Gardner's Grendel

Gardner saw Beowulf as a menacing outside force, who just wanted to torture Grendel in his final moments, but I think that Grendel and Beowulf are two sides of the same person.

Beowulf is the spiritual reality, a nagging force from inside, a thing that people in the 20th century (and Grendel) rejected. It's never even questioned in the book whether metaphysical reality has anything to offer-- the answer is an assumed "no." People who believe in meaning are always ignorant, the powerful always realize the futility of existence and just do whatever they want. Gardner saw Beowulf's attempt to give Grendel a glimpse of spiritual reality before killing him as a sadistic thing, not just content to humiliate him or make him feel pain, Beowulf has to taunt him into almost believing something that runs contrary everything he built his life on-- to invalidate his entire justification for throwing it away.

As you see it it is, while the seeing lasts, dark nightmare history, time as coffin; but where the water was rigid there will be fish, and men will survive on their flesh till spring. It's coming, my brother. Believe it or not. Though you murder the world, transmogrify life into I and it, strong searching roots will crack your cave and rain will cleanse it. The world will burn green, sperm build again.

I think this quote is an exposition of some voice that nags at and bothers a lot of modern people. Grendel is a total materialist, who feels as if he was denied some birthright (as we all do at one time or another) and deals with it in the most nihilistic, destructive way possible. The Danes' sense of meaning is below contempt for him (as is religion in modern society) but he has not the wisdom to comprehend nor the fortitude to really face the infinite on his own (the dragon). He is lost due to his own stubbornness. His refusal to submit any part of himself to a higher spiritual destiny has condemned his entire being to the fate of lifeless soil.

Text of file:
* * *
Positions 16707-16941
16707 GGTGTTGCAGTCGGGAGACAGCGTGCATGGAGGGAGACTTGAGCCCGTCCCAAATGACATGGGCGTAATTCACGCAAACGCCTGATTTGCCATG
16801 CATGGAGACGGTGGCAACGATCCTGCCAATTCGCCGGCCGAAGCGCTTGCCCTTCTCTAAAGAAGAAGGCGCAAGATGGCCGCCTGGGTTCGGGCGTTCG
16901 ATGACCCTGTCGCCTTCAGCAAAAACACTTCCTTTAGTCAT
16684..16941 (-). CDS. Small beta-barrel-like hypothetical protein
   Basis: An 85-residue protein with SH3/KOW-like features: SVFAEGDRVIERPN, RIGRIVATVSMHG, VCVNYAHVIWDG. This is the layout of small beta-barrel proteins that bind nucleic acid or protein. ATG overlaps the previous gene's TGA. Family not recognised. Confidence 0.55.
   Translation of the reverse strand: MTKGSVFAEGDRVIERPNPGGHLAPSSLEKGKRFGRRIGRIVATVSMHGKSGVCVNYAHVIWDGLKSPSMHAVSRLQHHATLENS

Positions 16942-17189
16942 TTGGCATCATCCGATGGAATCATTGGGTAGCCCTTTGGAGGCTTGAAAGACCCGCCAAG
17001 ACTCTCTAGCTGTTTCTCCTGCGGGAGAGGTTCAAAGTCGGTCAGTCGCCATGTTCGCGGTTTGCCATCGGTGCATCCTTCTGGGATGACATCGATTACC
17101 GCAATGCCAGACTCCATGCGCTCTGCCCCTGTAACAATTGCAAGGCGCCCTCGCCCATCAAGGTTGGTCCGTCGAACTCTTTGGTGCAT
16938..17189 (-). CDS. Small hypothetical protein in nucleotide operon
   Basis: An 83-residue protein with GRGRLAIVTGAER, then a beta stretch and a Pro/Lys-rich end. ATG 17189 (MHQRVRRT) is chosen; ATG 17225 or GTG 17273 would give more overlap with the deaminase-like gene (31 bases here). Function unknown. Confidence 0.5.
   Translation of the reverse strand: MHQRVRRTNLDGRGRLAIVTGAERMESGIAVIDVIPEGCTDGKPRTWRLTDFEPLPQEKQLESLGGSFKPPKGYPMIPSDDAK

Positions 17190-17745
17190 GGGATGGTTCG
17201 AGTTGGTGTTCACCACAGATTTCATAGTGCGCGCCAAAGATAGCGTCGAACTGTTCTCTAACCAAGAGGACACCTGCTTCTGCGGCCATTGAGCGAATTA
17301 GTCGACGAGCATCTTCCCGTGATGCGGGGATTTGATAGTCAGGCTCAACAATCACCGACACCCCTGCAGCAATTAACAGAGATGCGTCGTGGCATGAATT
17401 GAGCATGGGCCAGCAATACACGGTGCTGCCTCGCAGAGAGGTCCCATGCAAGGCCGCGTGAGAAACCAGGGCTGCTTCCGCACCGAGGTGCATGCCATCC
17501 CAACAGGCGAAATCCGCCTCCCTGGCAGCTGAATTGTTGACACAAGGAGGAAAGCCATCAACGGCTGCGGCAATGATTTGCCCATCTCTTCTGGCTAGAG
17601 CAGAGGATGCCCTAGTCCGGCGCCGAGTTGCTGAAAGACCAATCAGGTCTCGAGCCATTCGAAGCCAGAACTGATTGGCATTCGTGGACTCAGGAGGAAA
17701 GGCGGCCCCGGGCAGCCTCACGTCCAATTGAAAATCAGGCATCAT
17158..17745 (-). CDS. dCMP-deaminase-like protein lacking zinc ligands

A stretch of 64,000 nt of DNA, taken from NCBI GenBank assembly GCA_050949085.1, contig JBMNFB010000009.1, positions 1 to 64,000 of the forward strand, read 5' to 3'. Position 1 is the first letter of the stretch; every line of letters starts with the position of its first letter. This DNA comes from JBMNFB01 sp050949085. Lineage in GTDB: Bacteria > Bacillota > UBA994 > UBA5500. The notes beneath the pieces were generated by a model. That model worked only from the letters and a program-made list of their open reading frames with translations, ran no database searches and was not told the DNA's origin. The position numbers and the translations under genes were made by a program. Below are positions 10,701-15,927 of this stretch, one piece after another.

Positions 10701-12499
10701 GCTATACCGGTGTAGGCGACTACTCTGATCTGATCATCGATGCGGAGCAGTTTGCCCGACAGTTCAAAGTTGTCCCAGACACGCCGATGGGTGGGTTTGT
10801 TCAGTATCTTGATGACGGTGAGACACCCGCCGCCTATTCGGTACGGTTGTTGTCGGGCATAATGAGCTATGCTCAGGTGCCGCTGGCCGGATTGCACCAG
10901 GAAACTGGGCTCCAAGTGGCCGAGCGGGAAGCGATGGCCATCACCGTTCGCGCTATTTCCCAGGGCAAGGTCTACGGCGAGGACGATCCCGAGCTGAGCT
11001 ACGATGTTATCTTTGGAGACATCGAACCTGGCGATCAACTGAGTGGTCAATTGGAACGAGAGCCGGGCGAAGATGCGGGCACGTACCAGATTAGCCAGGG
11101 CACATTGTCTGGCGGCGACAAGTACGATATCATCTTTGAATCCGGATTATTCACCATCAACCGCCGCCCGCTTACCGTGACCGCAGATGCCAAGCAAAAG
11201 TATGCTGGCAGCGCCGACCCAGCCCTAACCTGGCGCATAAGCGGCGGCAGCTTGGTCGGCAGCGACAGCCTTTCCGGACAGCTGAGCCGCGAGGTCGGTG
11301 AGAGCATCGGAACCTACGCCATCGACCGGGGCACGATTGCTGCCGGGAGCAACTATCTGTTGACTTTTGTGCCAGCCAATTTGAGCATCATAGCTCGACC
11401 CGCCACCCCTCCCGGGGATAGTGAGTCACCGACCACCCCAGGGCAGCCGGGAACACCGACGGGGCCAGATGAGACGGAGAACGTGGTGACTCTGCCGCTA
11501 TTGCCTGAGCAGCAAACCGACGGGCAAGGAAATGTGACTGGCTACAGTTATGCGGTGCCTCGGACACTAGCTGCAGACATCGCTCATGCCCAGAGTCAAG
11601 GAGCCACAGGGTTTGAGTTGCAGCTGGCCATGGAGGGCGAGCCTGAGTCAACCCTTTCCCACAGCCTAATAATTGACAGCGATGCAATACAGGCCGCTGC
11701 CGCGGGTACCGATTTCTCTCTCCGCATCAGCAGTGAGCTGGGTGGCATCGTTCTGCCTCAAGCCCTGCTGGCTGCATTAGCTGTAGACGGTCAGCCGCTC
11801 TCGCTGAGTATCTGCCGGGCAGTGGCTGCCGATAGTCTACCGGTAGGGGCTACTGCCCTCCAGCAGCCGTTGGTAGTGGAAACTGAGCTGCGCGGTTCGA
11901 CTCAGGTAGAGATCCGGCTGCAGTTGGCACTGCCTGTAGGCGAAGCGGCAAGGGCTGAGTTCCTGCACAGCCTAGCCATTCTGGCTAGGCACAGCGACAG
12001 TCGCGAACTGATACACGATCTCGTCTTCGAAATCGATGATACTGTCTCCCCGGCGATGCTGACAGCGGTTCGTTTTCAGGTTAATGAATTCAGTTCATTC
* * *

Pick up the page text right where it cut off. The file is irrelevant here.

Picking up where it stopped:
Gardner seems versed in futility. His characters are liminal beings, caught between the possibilities of the infinite and the practical needs of life. Rather than gaining freedom from their ungrounded state, they are worn down by it. I think this is a pretty comprehensive picture of the modern condition. Though free, we are corroded constantly by forces we don't comprehend.

On lit-crit

Even though I just wrote a long treatise that goes against the well known interpretations of a book, I'm ambivalent to the idea of "death of the author." While I do believe that any resonance you feel with a work, or whatever new insights you can bring to something can be very worthy of consideration regardless of whether it contradicts what the author said, you also have to prove your case-- the death of the author applies just as much to your critique as it does to the work itself. Just being able to understand something well enough to make a critique doesn't obligate anyone to condescend to tell you your interpretation is "just as valid."

You have to make your case. Just being a critic doesn't give you de-facto authority over the original author no matter what the postmodernists say. Generally, the author has at least some AUTHORITY over their work. The put in the time considering the ideas behind their work, enough time to build an entire narrative. While it should be possible to make a strong case for an interpretation that contradicts the author's intent, it should take some extraordinarily good reasoning.